Wait on the cow and your horse. When your horse stops, you sit and wait. But when that horse makes his first move, that’s the time to start riding.

Ride hard to the stop. You may have to use both legs to get your horse across the pen to stop the cow.

As you put it all together with a herd of cattle, a cutting run will look like:

Walk quietly up to and through the herd.

Peel off a group of cattle that would fan out in front of you. At a show, you’ll have two helpers in the corner, talking to you and offering advice on the cattle.

Get one cow separated.

Put your rein hand down all the way on the saddle blanket, if you need to. Your other hand goes on the saddle horn, where you push yourself deep into the saddle.

Use your legs to ride to the stops.

Round your lower back to absorb the stop.

Let the cow pull the horse through the turn.

Ride hard to your next stop.

Listen to your herd help for when to quit the cow. To avoid penalties, you need to quit when the cow is disengaged and turning away from you, or when the cow has stopped and is standing still. If you quit the cow when it’s still moving and turning into you, you will incur a hot-quit penalty.

Pick up your rein hand to pull the horse up to quit a cow, then cut another cow.

Aim to work three cows in your 2-1/2-minute cutting run.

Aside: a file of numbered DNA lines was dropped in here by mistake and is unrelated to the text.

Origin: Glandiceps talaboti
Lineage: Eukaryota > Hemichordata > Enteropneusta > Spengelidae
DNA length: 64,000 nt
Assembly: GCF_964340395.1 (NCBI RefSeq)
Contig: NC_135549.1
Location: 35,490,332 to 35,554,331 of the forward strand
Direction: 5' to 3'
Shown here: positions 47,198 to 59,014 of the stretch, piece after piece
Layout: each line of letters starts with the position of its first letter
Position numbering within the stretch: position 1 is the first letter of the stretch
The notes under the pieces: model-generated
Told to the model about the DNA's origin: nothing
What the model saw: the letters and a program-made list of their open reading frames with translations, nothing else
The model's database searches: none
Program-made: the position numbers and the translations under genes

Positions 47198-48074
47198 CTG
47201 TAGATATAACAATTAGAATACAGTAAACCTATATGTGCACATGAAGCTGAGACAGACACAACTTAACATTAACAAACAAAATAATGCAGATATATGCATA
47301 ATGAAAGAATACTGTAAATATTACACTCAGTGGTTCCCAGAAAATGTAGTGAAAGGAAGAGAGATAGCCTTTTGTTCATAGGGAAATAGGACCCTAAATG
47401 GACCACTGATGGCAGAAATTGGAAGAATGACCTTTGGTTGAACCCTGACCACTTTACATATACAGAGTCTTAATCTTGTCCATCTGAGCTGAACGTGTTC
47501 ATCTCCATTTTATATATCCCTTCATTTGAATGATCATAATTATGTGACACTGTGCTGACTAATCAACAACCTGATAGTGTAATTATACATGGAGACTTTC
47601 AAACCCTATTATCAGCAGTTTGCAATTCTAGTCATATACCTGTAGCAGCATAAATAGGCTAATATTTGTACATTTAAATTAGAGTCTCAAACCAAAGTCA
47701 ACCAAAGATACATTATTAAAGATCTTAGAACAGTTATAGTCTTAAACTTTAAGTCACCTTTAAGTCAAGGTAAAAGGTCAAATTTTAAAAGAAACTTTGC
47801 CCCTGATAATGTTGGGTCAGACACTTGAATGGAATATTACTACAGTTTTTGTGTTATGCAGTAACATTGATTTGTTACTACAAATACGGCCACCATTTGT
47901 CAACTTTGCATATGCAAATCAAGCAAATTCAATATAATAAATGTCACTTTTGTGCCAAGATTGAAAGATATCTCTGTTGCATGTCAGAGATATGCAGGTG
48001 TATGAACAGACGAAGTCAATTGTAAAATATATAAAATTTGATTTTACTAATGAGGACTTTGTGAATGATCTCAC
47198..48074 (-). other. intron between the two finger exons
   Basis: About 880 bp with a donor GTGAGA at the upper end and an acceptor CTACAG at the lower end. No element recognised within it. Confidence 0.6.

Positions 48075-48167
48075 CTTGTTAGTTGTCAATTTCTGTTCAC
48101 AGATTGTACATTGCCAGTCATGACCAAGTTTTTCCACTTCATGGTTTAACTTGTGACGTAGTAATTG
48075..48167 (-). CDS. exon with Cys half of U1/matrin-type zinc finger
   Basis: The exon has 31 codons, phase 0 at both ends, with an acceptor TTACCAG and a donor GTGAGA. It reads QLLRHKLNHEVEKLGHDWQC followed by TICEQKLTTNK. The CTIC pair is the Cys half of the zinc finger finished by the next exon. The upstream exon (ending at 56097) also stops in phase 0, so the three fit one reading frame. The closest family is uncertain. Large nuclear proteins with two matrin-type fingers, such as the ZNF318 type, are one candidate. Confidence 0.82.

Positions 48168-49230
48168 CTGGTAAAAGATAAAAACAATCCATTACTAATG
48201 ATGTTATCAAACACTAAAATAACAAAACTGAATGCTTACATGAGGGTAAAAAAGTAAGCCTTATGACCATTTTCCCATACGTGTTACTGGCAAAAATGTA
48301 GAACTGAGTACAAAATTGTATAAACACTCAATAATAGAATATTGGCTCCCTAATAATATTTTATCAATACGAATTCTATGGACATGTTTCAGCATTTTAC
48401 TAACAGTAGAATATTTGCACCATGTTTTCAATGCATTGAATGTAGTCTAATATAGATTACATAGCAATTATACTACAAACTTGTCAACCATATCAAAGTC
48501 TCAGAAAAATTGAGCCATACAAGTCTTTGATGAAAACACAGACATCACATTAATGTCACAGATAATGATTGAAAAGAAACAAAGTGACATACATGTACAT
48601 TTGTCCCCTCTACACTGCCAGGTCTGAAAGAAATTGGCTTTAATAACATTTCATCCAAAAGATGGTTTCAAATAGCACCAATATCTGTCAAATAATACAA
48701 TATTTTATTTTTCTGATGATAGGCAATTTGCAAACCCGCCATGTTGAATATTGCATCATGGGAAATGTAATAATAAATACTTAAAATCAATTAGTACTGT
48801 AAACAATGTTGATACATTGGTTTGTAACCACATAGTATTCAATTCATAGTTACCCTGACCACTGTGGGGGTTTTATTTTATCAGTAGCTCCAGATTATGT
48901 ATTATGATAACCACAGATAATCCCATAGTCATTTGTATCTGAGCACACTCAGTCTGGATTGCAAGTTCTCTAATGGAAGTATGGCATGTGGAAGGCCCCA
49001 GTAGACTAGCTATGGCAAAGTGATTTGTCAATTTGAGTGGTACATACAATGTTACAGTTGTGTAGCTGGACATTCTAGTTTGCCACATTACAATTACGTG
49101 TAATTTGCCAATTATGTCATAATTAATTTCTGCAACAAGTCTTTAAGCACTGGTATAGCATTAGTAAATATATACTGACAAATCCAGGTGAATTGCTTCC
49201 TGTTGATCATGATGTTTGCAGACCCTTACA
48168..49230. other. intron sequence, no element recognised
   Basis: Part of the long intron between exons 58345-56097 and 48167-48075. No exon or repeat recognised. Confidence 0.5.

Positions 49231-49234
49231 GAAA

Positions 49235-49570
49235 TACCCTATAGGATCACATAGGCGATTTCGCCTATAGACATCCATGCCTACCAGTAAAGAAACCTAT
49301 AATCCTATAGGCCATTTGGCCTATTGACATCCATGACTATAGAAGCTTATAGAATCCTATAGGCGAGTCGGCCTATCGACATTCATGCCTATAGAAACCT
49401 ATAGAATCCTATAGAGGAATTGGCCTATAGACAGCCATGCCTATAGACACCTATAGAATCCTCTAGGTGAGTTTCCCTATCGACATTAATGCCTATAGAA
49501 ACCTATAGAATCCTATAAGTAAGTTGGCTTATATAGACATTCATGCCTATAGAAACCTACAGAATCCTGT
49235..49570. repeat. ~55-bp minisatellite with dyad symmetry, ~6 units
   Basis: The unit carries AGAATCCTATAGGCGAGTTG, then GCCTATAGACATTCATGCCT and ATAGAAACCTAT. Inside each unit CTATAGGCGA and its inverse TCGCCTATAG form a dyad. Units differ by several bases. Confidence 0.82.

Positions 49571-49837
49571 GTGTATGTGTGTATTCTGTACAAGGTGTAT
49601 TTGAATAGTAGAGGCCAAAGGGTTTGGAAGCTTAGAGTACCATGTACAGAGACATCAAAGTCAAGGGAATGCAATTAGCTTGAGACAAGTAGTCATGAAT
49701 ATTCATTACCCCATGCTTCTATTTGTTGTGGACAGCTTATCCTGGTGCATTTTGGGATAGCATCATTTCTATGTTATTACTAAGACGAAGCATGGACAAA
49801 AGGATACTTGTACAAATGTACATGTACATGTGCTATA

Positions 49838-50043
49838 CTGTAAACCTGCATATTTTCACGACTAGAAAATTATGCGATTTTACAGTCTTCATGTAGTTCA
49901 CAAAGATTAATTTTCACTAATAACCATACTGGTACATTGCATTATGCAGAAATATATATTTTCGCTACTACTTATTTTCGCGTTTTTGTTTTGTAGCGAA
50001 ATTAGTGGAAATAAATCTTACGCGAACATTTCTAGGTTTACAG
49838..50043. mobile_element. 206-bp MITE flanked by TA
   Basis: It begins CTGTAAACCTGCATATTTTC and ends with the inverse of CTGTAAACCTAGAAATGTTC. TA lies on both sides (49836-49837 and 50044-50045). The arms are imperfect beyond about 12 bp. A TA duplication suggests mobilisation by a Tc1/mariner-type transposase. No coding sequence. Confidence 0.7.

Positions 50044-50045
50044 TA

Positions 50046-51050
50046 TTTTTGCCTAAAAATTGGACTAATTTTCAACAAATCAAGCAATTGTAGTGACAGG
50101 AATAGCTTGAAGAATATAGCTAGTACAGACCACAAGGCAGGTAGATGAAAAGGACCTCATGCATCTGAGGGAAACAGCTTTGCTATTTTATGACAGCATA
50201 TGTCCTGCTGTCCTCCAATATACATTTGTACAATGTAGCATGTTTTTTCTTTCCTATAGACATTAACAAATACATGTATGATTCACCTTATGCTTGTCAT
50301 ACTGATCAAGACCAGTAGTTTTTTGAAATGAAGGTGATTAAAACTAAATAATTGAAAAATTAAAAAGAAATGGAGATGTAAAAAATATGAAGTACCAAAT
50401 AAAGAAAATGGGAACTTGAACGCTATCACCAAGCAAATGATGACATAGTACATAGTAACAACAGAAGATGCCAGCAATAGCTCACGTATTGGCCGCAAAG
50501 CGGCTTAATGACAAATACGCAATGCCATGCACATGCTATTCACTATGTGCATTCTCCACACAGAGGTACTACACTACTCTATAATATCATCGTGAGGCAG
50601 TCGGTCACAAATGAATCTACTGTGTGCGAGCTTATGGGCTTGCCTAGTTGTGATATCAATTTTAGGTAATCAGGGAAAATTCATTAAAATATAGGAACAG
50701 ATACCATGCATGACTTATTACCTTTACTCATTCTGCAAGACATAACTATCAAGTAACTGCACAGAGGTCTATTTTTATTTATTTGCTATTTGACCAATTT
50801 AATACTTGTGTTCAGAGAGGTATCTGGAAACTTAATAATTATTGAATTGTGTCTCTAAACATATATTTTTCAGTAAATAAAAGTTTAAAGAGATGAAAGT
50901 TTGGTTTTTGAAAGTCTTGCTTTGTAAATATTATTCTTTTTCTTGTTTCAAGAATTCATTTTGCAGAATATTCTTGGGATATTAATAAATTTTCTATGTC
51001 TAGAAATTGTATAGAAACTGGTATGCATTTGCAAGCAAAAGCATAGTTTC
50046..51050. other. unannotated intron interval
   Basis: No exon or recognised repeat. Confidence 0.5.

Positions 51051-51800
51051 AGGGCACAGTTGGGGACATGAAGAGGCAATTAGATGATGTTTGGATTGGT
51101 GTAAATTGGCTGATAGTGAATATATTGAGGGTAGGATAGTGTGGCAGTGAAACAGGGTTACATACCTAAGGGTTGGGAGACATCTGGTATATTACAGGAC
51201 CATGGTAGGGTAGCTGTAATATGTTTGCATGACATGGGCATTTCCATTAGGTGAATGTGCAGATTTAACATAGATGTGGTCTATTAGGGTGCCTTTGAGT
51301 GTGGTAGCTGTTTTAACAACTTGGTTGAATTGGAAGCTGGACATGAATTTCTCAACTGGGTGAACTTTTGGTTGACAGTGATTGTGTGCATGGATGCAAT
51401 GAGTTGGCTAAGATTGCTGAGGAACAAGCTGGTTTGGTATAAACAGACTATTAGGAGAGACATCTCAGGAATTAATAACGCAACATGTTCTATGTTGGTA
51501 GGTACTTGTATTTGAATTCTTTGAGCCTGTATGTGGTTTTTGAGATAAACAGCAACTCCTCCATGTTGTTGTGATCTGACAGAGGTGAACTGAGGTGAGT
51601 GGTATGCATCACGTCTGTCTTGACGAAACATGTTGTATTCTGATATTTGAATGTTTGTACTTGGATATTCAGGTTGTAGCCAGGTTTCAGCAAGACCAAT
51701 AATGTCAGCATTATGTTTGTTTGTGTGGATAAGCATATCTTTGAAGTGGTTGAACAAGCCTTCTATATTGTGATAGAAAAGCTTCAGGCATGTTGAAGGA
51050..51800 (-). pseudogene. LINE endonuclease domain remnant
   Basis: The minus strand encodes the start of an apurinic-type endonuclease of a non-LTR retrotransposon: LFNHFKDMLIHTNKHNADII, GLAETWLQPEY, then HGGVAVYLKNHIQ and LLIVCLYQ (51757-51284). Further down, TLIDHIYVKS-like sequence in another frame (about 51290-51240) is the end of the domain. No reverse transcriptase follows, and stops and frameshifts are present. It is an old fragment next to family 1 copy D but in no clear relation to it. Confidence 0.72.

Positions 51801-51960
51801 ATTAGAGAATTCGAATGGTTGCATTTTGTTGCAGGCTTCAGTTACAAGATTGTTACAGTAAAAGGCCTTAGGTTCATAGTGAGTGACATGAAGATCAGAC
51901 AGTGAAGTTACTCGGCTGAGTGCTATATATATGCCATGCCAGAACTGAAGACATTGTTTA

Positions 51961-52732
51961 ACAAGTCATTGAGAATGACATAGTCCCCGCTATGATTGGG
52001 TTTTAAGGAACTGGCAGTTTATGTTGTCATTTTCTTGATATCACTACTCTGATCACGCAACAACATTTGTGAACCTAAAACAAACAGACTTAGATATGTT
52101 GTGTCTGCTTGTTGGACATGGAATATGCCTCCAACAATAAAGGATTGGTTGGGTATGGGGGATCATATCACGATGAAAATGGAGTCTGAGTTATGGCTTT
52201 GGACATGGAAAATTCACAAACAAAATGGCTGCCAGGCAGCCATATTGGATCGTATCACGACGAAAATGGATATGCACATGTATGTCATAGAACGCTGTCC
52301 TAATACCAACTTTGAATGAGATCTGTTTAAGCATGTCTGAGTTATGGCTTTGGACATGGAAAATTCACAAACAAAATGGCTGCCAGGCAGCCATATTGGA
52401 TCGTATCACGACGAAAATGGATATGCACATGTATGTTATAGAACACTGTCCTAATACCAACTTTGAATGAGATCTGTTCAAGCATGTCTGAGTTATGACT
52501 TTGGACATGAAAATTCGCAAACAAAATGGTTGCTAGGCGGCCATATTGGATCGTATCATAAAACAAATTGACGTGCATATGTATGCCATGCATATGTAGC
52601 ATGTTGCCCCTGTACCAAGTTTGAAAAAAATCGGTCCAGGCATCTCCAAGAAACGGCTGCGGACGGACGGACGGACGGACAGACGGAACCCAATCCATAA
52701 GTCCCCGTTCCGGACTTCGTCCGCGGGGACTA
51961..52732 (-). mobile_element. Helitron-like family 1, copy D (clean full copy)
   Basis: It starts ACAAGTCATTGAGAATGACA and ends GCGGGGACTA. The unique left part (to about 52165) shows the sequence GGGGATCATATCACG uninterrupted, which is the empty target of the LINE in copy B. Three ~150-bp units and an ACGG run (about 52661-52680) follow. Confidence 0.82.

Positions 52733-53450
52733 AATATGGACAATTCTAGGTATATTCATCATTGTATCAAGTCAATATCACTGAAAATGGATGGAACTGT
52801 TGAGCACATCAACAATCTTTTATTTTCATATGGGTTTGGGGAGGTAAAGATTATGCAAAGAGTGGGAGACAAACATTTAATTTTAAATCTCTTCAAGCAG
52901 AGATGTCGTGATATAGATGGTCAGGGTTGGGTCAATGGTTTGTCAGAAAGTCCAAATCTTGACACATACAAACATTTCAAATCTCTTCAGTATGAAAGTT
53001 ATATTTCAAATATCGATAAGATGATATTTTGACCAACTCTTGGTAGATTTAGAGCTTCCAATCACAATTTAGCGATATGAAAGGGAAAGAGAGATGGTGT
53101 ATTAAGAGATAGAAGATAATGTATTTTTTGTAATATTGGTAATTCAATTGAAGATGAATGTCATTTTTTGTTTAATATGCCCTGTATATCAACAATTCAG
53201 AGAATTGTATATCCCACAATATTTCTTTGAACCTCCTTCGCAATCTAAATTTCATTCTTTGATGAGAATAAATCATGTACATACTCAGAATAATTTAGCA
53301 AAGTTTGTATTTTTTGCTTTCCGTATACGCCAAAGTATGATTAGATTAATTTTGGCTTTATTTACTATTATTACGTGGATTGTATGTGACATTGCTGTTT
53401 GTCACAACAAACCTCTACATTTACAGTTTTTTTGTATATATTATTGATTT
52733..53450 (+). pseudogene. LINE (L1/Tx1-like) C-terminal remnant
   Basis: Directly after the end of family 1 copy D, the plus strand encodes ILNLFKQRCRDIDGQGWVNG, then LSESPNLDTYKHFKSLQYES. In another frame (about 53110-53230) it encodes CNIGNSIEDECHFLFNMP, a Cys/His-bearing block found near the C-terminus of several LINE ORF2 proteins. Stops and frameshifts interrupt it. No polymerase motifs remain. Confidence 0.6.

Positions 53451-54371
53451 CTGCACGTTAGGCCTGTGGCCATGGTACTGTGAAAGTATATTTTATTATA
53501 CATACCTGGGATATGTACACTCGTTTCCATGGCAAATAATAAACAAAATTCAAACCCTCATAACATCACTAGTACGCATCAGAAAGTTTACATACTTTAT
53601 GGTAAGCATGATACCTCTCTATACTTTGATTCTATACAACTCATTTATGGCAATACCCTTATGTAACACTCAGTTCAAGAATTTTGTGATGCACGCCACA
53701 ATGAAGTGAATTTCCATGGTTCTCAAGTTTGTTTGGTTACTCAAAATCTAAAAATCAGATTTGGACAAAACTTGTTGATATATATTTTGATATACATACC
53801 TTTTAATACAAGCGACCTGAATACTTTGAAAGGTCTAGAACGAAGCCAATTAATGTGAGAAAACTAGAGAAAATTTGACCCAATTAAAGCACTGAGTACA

Cutting Rules and Resources

The AQHA Official Handbook of Rules and Regulations, starting with Rule SHW500, outlines:

How cutting is judged.

Acceptable equipment for cutting.

Rules that govern cutting classes.

As an alliance partner of the National Cutting Horse Association, AQHA works to maintain cutting-class rules that are similar from one association to the next. But before any competition, make sure you are familiar with that organization’s rules.

Penalties to avoid when showing your cutting horse:

Miss or loss of working advantage.

Reining or visibly cueing.

Noise, directed toward cattle.

Toe, foot or stirrup on shoulder of horse.

Holding on too long on a cut.

Working out of position.

Hand too far forward.

Hot quit.

Cattle picked up or scattered.

Second hand on the reins.

Spur in the shoulder.

Horse pawing or biting cattle.

Failure to make a deep cut.

Back fence.

Horse quitting a cow.

Losing a cow.

Changing cattle after a specific commitment.

Failure to separate a single animal after leaving the herd.

For more resources to help you excel in cutting, go to